Few studies have tested the relationship between the occurrence of EIB and the degree of asthma control as assessed by questionnaires that yield contrasting results (17–19), and no studies have compared ACT scores of children with those of their parents regarding EIB. A better knowledge of this issue may shed light on the role played by these scores in the monitoring of asthma either on their own or together with objective measures, such as lung function and exercise testing.
The aim of our study was to assess the ability of ACT scores (yielded by both children and their parents/guardians) to predict the occurrence of EIB in two groups of asthmatic patients divided using an age cut-off of 12 years. We also evaluated ACT scores and objective measures (baseline lung function, atopy, and anthropometric characteristics) as potentially explanatory variables for the airway response to exercise in the whole population.
Materials and Methods
We assessed 173 asthmatic outpatients aged 7–20 years who came to our pediatric unit (S. P. Hospital) for a follow-up visit from February 2008 to April 2009. Asthma was classified according to global initiative for asthma guidelines (10). Subjects with mild to moderate asthma were invited to participate; they had previously documented bronchial reversibility [a post-bronchodilator forced expiratory volume in 1 s (FEV1) increase ≥12%] or a positive response to exercise challenge (fall in FEV1 ≥12%). Current asthma therapy was recorded. Subjects who had had any respiratory disorders in the previous 4 weeks were excluded. Informed consent was obtained from the children’s parents. This study was nested within a previous study (20) that was approved by the ethics committee and the ethics committee indicated that no extra approvals were required. In our specialized unit (allergy and pulmonology section), bronchial challenge with exercise and allergen skin prick testing are included as routine tests. The clinical criteria to obtain exercise testing in our institution are either to support a diagnosis of asthma or to assess asthma control; identification of EIB enables us to adjust asthma therapy and, through counseling on preventive measures, to encourage patient participation in motor activities. We routinely assess atopy to classify the asthma phenotype, whose therapeutic implications (e.g., the allergic phenotype respond better to therapy with ICs) are stated in international asthma guidelines (10).
All measurements were performed in a single session. Before exercise testing, current respiratory symptoms and asthma medication were assessed, and patients underwent a medical visit. Parents and children completed an ACT questionnaire on how the patient’s disease was being controlled separately; children also underwent a skin prick test at least 1 h before the exercise challenge. The lung function laboratory personnel were unaware of the questionnaire results. Subjects were divided in two different age groups: below 12 and 12 years or older.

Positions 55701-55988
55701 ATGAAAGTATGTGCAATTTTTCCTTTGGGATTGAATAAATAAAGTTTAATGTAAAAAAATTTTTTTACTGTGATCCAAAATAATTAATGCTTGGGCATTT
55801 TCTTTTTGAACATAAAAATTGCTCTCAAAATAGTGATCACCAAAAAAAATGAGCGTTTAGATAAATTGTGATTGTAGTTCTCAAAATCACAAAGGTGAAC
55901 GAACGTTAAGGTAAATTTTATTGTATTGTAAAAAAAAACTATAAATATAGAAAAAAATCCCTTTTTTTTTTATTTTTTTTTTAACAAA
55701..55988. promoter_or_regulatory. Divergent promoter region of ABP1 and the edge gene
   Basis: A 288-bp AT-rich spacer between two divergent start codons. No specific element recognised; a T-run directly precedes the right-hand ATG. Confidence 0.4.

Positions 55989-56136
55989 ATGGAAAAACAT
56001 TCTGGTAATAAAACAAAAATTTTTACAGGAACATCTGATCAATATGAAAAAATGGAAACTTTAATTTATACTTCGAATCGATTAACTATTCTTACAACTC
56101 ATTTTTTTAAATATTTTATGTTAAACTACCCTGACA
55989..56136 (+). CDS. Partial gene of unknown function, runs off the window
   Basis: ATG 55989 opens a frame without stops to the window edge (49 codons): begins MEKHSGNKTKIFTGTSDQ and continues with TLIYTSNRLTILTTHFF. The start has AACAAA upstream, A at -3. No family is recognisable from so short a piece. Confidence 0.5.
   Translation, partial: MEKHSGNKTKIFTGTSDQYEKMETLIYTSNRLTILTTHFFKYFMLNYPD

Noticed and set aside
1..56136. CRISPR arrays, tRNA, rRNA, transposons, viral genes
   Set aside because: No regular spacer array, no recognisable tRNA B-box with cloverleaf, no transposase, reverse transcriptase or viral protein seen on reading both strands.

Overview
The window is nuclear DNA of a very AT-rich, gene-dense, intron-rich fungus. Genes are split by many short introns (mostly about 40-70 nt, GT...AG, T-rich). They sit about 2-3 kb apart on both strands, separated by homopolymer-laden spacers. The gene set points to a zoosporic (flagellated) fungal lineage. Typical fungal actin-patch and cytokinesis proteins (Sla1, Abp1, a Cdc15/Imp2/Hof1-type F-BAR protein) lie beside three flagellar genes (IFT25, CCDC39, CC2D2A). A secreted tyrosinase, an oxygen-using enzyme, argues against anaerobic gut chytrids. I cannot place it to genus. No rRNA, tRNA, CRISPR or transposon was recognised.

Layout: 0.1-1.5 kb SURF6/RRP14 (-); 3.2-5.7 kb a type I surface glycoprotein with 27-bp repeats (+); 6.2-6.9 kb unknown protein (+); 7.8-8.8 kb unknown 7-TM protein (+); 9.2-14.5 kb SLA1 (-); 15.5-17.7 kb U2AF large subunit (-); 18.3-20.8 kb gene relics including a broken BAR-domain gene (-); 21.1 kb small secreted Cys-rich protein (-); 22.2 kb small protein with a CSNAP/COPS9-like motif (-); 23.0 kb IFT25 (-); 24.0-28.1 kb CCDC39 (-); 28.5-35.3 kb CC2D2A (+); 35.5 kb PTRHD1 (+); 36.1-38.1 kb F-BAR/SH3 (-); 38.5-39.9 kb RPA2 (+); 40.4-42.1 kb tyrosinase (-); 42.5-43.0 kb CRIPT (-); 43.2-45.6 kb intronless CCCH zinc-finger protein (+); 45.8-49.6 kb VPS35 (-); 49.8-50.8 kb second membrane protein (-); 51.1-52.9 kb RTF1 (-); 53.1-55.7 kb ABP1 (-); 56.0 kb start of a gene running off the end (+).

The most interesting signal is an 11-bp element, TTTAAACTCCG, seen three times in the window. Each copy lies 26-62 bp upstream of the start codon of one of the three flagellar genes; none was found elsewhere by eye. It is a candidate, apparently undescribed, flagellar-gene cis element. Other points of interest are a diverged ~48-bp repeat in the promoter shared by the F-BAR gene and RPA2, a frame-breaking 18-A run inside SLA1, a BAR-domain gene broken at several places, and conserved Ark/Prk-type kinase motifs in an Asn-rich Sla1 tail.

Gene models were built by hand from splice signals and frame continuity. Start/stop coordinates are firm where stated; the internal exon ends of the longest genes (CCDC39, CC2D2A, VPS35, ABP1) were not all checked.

The ACT is a validated, five-item, patient-completed measure of asthma control with a 4-week recall period. By summing the five-item scores, three levels of control are identified: scores from 5 to 19 indicate uncontrolled asthma; scores from 20 to 24 indicate partially controlled asthma, and a score of 25 indicates fully controlled asthma (12, 13). To compare self-assessed control and parent-perceived asthma control, both patients aged at least 12 years and their parents were asked to complete the ACT questionnaire blindly. Children aged below 12 years (7.3–11.9 years) completed the ACT questionnaires with the help of the interviewer (whereas their parents completed the ACT blindly) because younger children often need guidance when answering questions (14); the Italian version of the C-ACT was not available at that time.
Skin Prick Test
The skin prick test was performed using commercial allergens (ALK-Abellò, Milan, Italy) for several common inhaled allergens (Dermatophagoides pteronissinus and D. farinae, cat and dog fur, Alternaria alternata, Phleum pratense, Cynodon dactylon, Plantago lanceolata, Chenopodium album, pellitory, mugwort, ragweed, Olea europaea, cypress, birch, plane, elm) and food allergens (milk, egg white, egg yolk, soybean, tomato, codfish, shrimp, wheat, peach, and peanut). Histamine 0.1 mg/ml and glycerol solution were used as positive and negative controls, respectively. Morrow-Brown needles were used to prick the skin, and the wheal reactions were read after 15 min. A wheal ≥3 mm after subtraction of the negative control was regarded as positive (21). The sum of positive skin reactions corrected by the histamine wheal size was termed as prick index (22).
Spirometry and Exercise Testing